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Ferruginous Slate

The term ferruginous slate has been affixed to birdstones having been made from fine-grained, striated or banded material similar to banded slate but often more colorful and certainly having a higher degree of hardness. Some of the most famous birdstones known have been made from what collectors have long termed ferruginous slate. The term ferruginous indicates the material contains iron, giving the material colors tending toward reds and oranges. Indeed these colors may be quite spectacular. Townsend illustrates a few of these rare, exotic beauties in the color plates of Birdstones of the North American Indian. However, this material is more frequently found in much more subtle shades of gray, green, or black that closely resembles banded slate, as shown in the accompanying photograph of the ferruginous slate bannerstone.


This double edged or double bitted axe bannerstone is made from a very fine grained and highly polished hard slate that is commonly referred to as ferruginous slate.  This bannerstone was found in Hillsdale County, Michigan.


Porphyry is an igneous rock that was a favored material for birdstone makers. Igneous rock begins life as molten magma beneath the surface of the earth. When magma finds its way to the surface it cools and becomes igneous rock. If the cooling process is quick, the crystals observed in the rock are very small. When the cooling process is slow the crystals formed are much larger. These crystals are commonly termed phenocrysts. Many forms and colors of porphyry are found around the world. Very large phenocrysts set in a contrasting matrix of dark green granite was apparently the type favored by prehistoric birdstone makers. This type of material is shown in the photographs below. Many birdstones made from porphyry do not display such large and showy phenocrysts, but the material is still usually dramatic and quite beautiful.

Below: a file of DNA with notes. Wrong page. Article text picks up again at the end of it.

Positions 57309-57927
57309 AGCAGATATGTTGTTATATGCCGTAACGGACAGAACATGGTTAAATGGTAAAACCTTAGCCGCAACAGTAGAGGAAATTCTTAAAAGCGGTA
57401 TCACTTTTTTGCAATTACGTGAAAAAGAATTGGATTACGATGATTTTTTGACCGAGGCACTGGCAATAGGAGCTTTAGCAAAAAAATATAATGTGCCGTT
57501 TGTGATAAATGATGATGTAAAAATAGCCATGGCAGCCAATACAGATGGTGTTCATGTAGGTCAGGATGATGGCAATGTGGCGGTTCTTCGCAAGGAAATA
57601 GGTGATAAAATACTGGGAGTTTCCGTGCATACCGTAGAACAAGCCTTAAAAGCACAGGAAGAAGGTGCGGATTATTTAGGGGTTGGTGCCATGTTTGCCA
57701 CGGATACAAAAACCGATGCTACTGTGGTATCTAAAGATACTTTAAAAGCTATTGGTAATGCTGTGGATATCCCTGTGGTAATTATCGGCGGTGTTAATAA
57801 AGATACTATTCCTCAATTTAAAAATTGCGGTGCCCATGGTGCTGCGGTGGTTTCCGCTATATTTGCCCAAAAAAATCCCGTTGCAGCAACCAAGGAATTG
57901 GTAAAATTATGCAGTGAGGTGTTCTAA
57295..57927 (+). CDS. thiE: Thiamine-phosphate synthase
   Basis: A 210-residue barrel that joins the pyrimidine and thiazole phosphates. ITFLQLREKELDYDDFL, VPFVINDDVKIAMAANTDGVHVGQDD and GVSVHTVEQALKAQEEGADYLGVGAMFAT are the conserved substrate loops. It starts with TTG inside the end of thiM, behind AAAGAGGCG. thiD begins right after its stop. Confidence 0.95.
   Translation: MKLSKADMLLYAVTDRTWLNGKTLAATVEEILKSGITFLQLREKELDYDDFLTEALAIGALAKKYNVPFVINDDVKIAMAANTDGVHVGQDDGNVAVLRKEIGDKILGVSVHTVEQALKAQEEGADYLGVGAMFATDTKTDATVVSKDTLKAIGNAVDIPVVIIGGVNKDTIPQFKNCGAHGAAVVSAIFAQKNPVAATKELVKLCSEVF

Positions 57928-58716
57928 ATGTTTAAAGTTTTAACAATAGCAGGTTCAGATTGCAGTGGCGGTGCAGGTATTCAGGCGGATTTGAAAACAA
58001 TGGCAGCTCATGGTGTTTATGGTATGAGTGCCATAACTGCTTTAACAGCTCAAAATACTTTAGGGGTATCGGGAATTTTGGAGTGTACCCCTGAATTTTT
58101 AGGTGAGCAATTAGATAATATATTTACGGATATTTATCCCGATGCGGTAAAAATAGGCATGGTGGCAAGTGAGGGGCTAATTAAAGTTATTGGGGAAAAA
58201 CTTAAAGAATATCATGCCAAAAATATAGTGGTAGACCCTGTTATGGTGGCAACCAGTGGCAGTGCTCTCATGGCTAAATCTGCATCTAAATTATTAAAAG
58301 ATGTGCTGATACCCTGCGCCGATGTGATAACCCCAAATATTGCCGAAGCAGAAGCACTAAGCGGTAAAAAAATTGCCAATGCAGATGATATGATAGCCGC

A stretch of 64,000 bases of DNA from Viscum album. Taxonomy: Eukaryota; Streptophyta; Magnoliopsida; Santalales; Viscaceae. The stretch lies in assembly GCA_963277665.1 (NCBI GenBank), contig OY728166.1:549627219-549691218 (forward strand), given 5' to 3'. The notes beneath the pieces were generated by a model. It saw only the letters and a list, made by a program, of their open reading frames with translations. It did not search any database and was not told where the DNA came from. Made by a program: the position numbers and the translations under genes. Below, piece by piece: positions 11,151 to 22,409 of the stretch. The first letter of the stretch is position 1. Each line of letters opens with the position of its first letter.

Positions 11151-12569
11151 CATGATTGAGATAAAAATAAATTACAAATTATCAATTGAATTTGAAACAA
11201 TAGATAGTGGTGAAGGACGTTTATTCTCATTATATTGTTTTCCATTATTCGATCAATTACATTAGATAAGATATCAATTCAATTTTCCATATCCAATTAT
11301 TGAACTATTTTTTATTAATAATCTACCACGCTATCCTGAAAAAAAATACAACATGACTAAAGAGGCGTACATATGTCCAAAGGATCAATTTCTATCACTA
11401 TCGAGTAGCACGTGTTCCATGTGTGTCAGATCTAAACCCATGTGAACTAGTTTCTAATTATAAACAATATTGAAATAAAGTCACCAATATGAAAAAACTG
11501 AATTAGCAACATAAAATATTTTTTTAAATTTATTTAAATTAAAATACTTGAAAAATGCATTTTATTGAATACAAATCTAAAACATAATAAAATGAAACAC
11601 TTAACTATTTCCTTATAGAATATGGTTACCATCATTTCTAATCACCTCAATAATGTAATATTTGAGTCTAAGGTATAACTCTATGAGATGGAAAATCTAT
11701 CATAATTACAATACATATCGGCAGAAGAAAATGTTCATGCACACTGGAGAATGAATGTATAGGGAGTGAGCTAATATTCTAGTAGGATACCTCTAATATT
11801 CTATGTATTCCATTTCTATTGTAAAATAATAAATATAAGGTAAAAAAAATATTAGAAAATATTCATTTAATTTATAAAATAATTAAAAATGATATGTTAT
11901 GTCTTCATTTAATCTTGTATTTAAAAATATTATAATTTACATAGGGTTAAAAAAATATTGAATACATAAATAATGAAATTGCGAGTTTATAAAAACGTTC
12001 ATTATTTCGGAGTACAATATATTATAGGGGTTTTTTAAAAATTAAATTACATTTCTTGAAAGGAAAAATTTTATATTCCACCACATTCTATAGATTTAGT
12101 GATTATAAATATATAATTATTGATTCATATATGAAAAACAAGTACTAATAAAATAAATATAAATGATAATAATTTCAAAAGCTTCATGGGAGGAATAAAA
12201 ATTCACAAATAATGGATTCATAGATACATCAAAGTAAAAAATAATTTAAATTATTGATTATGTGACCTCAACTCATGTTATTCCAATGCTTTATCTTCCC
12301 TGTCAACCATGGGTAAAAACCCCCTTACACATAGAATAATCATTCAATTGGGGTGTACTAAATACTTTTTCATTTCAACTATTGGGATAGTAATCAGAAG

Many of the more highly developed birdstones are made from porphyry and these are among the most highly sought after by collectors. The material is showy and beautiful, and if not weathered too much over the centuries, the degree of polish can be amazing. A saddle birdstone with popeyes and a fantail would be a great example.


This ntgnty pannarea, targe porpnyry cobble was purposely broken into two portions. It was originally found in Michigan and has a maximum circumference of 19".


This photograph illustrates the interior view of the same porphyry cobble, along with two birdstones fashioned from porphyry similar to the cobble. The birdstone on the left is from Alpena County, Michigan. The birdstone on the right was found in Allen County, Indiana.